In this most recent ruling, the judge found that, while Mountain Forest Product's contractor "would suffer some inconvenience and added expense resulting from the entry of the preliminary injunction," the likelihood of harm to the Sierra Club and SAMS "continued to outweigh that to the defendants," and accordingly, the court left the injunction in place.
August 7, 2008
Industry groups have asked the court to dismiss its injunction halting logging on Ison Rock Ridge. A public hearing will take place on Thursday, August 7 at 1:30 p.m. at the Federal Court House in Abingdon.
View the court calendar here.
August 4, 2008
In a victory for community members and for clean water, a district court judge issued a preliminary injunction stopping clear-cutting operations on an unpermitted mountaintop removal mining site in Southwest Virginia. The Sierra Club and Southern Appalachian Mountain Stewards (SAMS) had requested the injunction after bulldozers and chainsaws started clear-cutting A&G Coal’s Ison Rock Ridge coal mine site even though the mine had not received a permit.
Under the Surface Mining Control and Reclamation Act, it is illegal to conduct "surface coal mining operations" without a permit. This decision reaffirms the community’s belief that clearcutting a mine site after a mining application has been submitted qualifies as "mining operations."
Aaron Isherwood, Sierra Club Senior Staff Attorney, explains: "This court ruling is a huge victory for the communities of Appalachia that have suffered for far too long from the devastating effects of mountaintop removal mining. If it stands, I think it will have major repercussions throughout the region."
August 1, 2008
There will be a hearing at the United States District Court for the Western District of Virginia on Friday, August 1, 2008 at 1pm. The Court House is located at 180 West Main Street, Abingdon, Virginia 24210. Court calendar available here.
July 25, 2008
On July 25, 2008, the Sierra Club and the Southern Appalachian Mountain Stewards (SAMS) took an unprecedented step by acting to halt unlawful mining practices at A & G Coal’s proposed mountaintop removal mine in Wise County, Virginia. On July 11, 2008 workers with Mountain Forest Products began clear cutting land, the first step in opening the Ison Rock Ridge Mine, which does not yet have a permit from the State.
Though illegal, clear cutting the mine site before the mine has been approved, as is happening with the Ison Rock Ridge Mine, is a common practice. This legal action is the first to challenge this practice for mountaintop removal mining in Virginia and could have significant implications for future mountaintop removal coal mining operations.
"Everybody around here knows that clear cutting the land is just the first step-- next they’ll start blasting the mountains and burying our streams and valleys," said Gary Bowman, a member of the groups who lives adjacent to the mining site. The clear cutting has caused more than a dozen large rocks the size of watermelons to tumble down the mountain on to his lawn and family garden. "They want to break our hearts by taking all these trees so we won’t have the heart to keep fighting. But these mountains are our legacy and our home and we’re not going to stop fighting to save them," he added.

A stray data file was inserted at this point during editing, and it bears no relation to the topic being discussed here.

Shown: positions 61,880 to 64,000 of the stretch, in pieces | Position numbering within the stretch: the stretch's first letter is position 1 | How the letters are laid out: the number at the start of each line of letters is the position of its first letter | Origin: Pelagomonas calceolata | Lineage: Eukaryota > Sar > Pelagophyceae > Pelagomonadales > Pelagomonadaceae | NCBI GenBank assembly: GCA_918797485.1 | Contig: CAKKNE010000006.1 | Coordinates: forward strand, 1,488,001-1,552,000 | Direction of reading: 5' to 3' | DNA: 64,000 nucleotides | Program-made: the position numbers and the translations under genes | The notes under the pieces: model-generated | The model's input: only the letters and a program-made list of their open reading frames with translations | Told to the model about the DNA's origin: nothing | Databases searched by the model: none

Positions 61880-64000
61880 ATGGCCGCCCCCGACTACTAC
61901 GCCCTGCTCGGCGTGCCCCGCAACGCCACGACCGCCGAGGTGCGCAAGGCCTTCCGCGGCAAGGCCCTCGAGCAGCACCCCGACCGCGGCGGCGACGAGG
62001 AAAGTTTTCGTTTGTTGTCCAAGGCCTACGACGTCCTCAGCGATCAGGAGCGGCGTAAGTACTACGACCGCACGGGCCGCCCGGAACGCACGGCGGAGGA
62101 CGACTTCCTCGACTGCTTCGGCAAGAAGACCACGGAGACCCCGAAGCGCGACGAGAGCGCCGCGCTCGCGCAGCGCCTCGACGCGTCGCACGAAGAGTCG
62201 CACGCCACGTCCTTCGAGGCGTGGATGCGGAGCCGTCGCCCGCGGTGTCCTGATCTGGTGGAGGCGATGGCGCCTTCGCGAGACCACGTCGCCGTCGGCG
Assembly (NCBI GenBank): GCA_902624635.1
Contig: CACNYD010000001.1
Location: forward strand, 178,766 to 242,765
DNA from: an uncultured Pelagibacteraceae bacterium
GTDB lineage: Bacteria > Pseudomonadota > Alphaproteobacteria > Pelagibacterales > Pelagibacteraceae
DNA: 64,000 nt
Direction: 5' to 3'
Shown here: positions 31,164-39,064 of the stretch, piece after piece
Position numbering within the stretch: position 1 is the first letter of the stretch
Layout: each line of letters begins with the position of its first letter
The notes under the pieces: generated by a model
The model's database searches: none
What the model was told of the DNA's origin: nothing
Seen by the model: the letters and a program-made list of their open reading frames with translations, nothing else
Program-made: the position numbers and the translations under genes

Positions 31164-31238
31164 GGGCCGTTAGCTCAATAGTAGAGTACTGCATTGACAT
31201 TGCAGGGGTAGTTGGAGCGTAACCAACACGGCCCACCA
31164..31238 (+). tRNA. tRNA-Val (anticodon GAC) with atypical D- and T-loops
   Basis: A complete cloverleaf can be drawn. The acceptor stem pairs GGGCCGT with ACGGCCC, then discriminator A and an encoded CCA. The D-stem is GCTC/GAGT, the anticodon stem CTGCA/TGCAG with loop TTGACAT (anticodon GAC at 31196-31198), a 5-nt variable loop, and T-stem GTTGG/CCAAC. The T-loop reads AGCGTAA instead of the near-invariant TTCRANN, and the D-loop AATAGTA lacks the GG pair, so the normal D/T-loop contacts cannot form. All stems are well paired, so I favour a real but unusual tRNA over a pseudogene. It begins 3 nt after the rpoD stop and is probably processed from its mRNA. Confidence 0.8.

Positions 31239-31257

The proposed Ison Rock Ridge mine will destroy over one thousand acres of forested mountains-- work that has already begun despite the lack of government approval. Plans for the Ison Rock Ridge mine include filling 9 lush valleys with more than 11 million cubic yards of mining waste and destroying more than 14,000 feet of streams.
"Mountaintop removal mining destroys everything we hold dear: our mountains, watersheds, and streambeds; the purity of air and water for our future generations; our communities, our people’s health, our quiet nights and our daily peace of mind," said Kathy Selvage, vice president of Southern Appalachian Mountain Stewards. "What does it give us? Turmoil."
Sierra Club and SAMS are also working to stop Dominion Power's proposed coal-fired power plant in Wise County, which will only worsen the problem of mountaintop removal mining, driving up demand for coal at any cost to local communities.
The Sierra Club and SAMS filed for a temporary restraining order seeking an end to the clear cutting on the proposed A&G Coal mine site until the company obtains a surface mining permit. The groups are represented in this matter by attorney Walton Morris. The permit issuance for the Ison Rock Ridge mine has already been delayed, and the application has been revised six times in the past year due to strong concerns raised by community members about the effects of the mine on area residents.
Details and Documents:
Ison Rock In Virginia Saved From MTR Coal Mining, for now
May 10, 2013
Permit denied for Ison Rock Ridge surface mine
DMME denies mining permit, coal company appeals
May 9, 2013
May 9, 2013
Ison Rock Letters to the Editor
US Army Corps of Engineers Permit Suspension Letter
May 6, 2009
Sierra Club Press Release
April 8, 2009
EPA Letter to US Army Corps of Engineers re Ison Rock Ridge Mining Permit
April 3, 2009
Sierra Club Press Release
August 4, 2008
August 4, 2008
Magistrate Judge's Report and Recommendation
August 2, 2008
Groups File Federal Suit Opposing Ison Rock Ridge Mining Permit
May 1, 2009by Debra McCown,TriCities.com
Sierra Club challenges Va. mining permit
May 1, 2009 by Ken Ward Jr.,The Charleston Gazette
EPA Asks Corps to Revoke Ison Rock Ridge Permit
April 10, 2009by Debra McCown,TriCities.com
EPA objects to more mountaintop removal permits
EPA puts brakes on 3 more mountaintop mining permits
April 10, 2009 by Ken Ward Jr., The Charleston Gazette
April 9, 2009by Eric Bontrager,The New York Times
EPA Intervenes to Block A & G Coal's Ison Rock Ridge Mine
April 9, 2009, Sierra Club, YubaNet.com
EPA Gets Back in the Saddle on Moutaintop Mining Permits
April 8, 2009 by Mike Lillis, The Washington Independent
Judge Halts Wise County Logging
August 5, 2008 by Debra McCown, Bristol Herald Courier
Environmental Groups Sue To Halt Logging At Future Mine Site
July 31, 2008 by Debra McCown, Bristol Herald Courier
Sierra Club and Southern Appalachian Mountain Stewards Take Action to Stop Unlawful Clear Cutting Related to Coal Mining
July 25, 2008 by Sierra Club of Virginia
See other "Stopping Mountaintop Removal and Other Destructive Mining" cases.